Sports Development Aid supports students and their communities in pursuit of their dreams. Learn about some of the incredible people it has been our privilege to assist on their journeys towards achieving an education and a better life for younger generations.

Empowed Girls Speak Out participant Vumilia


“I’m very grateful for Sports Development Aid for introducing the Empowered Girls Speak Out project in our school. I have paid attention in the Action Club and I have discovered who I am and started appreciating myself. I have realized that I am valuable. The club gave me confidence and hope which helped me to improve my grades. Now, due to my self-confidence and good school performance, I’ve become an example girl for others in my school. I’m proud to be the first girl to finish the second grade with the best scores in my school. I’m determined to continue studying hard and pursue my dream of becoming an engineer. I want to make people proud of me.” 

Bi. Mwanashuru

Bi. Mwanashuru, a 75-year-old lady, is known for many girls and community members as girls’ initiation ritual unyago leader or kungwi. Mwanashuru has been a kungwi for decades, preparing young girls for adolescence and marriage. Traditionally unyago has marked girls’ transition to adulthood preparing them for the role of  wife and  mother. Nowadays girls’ life path has changed due to education and unyago has become contradictory to modern-day needs. It has been blamed for encouraging young girls to quit their studies, start intimate relationships and pursue early marriage, leading to teenage pregnancies and sustained poverty.

Bi. Mwanashuru is one of the kungwis showing the new way for unyago. She has been part of reforming the tradition to prepare girls for their future by promoting the importance of education and confident, proactive girls. She is appreciated by the community as an educator of the girls teaching them about puberty, how to take care of themselves, and how to prevent diseases and early pregnancies.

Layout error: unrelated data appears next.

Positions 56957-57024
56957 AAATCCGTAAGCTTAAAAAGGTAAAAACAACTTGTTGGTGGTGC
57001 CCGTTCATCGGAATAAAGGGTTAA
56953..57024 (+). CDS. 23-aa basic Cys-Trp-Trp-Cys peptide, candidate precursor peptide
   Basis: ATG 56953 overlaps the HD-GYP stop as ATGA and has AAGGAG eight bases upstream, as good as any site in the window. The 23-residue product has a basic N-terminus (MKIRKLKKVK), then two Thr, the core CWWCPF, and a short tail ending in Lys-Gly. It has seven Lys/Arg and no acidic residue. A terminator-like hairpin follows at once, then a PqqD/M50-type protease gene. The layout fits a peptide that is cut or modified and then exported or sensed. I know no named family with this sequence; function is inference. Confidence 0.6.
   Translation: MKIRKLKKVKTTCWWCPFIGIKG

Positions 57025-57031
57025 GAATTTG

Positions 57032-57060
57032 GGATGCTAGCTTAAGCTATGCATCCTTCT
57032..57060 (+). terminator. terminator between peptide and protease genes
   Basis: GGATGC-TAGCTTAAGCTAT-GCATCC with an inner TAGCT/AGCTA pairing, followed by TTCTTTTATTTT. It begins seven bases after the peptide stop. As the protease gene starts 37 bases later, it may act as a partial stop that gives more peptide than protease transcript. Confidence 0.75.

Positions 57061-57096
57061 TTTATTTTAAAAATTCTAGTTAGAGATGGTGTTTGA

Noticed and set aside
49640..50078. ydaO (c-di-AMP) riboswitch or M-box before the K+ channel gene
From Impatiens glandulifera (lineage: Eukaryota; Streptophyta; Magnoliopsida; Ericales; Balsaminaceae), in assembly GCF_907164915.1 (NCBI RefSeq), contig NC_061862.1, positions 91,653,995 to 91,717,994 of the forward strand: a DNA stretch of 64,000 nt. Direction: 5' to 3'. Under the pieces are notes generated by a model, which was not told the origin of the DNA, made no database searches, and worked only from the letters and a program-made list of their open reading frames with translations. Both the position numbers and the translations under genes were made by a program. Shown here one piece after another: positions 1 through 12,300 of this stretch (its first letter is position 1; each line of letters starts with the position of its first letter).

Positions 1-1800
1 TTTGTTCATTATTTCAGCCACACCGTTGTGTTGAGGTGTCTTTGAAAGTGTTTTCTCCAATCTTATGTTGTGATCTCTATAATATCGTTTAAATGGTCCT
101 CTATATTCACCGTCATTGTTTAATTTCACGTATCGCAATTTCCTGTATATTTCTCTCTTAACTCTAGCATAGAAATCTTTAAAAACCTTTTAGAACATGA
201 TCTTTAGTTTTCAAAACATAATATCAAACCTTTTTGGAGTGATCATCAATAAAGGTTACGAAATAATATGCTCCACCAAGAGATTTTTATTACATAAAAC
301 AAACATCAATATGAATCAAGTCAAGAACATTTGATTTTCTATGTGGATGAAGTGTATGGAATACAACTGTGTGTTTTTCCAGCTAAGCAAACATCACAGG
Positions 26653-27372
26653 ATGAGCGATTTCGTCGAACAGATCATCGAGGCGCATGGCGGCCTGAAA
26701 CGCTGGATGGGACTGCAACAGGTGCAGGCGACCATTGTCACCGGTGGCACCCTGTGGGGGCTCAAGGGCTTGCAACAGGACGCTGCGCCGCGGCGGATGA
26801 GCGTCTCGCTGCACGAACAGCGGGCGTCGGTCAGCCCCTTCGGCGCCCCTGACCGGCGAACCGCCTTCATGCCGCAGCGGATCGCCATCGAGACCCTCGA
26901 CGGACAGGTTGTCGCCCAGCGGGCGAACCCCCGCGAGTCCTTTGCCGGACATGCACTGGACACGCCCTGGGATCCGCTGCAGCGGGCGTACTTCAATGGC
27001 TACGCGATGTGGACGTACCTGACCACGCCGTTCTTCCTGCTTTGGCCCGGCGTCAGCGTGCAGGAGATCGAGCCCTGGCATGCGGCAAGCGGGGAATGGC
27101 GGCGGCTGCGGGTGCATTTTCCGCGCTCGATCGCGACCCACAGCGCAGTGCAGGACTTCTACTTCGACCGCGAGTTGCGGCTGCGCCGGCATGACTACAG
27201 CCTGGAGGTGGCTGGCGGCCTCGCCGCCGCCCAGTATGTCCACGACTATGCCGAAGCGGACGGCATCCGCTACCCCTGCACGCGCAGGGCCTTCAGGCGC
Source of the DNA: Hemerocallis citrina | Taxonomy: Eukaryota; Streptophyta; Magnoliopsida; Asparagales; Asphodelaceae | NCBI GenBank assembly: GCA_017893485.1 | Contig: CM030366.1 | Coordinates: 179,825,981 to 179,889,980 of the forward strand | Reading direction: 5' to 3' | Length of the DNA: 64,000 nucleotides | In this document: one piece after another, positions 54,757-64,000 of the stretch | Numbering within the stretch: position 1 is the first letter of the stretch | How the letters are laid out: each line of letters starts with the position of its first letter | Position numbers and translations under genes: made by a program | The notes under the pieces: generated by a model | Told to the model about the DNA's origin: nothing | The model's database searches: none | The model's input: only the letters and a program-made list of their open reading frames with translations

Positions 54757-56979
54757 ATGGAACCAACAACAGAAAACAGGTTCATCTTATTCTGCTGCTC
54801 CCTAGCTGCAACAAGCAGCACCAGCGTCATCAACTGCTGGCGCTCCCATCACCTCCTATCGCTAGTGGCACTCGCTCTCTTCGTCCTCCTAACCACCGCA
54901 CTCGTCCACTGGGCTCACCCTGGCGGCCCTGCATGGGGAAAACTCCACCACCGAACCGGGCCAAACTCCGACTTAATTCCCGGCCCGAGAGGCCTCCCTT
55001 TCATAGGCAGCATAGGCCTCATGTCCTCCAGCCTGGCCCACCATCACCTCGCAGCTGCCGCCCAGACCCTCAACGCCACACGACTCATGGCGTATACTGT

“During the project I have been invited to the radios in Mtwara to talk to the girls and women about unyago and marriage. The most important thing SDA has taught me is that education for girls is the most important thing for them – and their communities in this world. Before I came in contact with SDA, I used to teach girls in unyago about how to take care of the household and family and how to please their husband as a wife, but through the seminars I have participated in, I have discovered that it wasn’t good for me to teach the children about adult matters. It does no good for them. Nowadays I have changed and people appreciate my work and take me more seriously. They want their daughters to be initiated by me, rather than other, old-fashioned kungwis and that’s also good for me, since parents pay us kungwis to train their girls in unyago.” 

Miss Bi. Mwanashuru,


“In 2012, I finished my primary school education but my parents were reluctant to send me to secondary school because of my disability. It took a lot of convincing but in the end, they agreed to send me to secondary school. In 2016, I sat the O-level final national examination but unfortunately my grades were not very satisfactory and that’s when my family gave up on my education. It was a very sad and depressing time for me because despite not getting the best grades, I was still keen on going to school, learning and developing. I had a goal to be a Human Resource degree holder and at this point it felt unattainable.